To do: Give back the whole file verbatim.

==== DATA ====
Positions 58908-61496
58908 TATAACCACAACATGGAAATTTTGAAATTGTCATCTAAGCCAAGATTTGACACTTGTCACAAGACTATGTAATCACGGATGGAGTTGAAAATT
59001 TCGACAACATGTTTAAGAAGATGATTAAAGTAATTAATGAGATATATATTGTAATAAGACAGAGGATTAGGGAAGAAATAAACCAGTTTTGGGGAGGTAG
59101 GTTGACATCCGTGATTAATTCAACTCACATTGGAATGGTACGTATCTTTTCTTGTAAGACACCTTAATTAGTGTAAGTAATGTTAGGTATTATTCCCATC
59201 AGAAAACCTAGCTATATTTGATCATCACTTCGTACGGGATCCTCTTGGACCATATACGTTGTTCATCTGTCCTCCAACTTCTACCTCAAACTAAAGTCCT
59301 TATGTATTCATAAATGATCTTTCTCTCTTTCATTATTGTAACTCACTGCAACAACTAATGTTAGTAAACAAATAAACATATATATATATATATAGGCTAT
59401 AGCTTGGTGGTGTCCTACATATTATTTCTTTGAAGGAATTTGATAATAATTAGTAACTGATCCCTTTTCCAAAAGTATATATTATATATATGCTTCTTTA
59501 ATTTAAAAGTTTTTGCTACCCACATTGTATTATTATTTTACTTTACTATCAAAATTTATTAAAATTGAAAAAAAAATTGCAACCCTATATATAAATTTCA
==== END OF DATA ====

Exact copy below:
Positions 58908-61496
58908 TATAACCACAACATGGAAATTTTGAAATTGTCATCTAAGCCAAGATTTGACACTTGTCACAAGACTATGTAATCACGGATGGAGTTGAAAATT
59001 TCGACAACATGTTTAAGAAGATGATTAAAGTAATTAATGAGATATATATTGTAATAAGACAGAGGATTAGGGAAGAAATAAACCAGTTTTGGGGAGGTAG
59101 GTTGACATCCGTGATTAATTCAACTCACATTGGAATGGTACGTATCTTTTCTTGTAAGACACCTTAATTAGTGTAAGTAATGTTAGGTATTATTCCCATC
59201 AGAAAACCTAGCTATATTTGATCATCACTTCGTACGGGATCCTCTTGGACCATATACGTTGTTCATCTGTCCTCCAACTTCTACCTCAAACTAAAGTCCT
59301 TATGTATTCATAAATGATCTTTCTCTCTTTCATTATTGTAACTCACTGCAACAACTAATGTTAGTAAACAAATAAACATATATATATATATATAGGCTAT
59401 AGCTTGGTGGTGTCCTACATATTATTTCTTTGAAGGAATTTGATAATAATTAGTAACTGATCCCTTTTCCAAAAGTATATATTATATATATGCTTCTTTA
59501 ATTTAAAAGTTTTTGCTACCCACATTGTATTATTATTTTACTTTACTATCAAAATTTATTAAAATTGAAAAAAAAATTGCAACCCTATATATAAATTTCA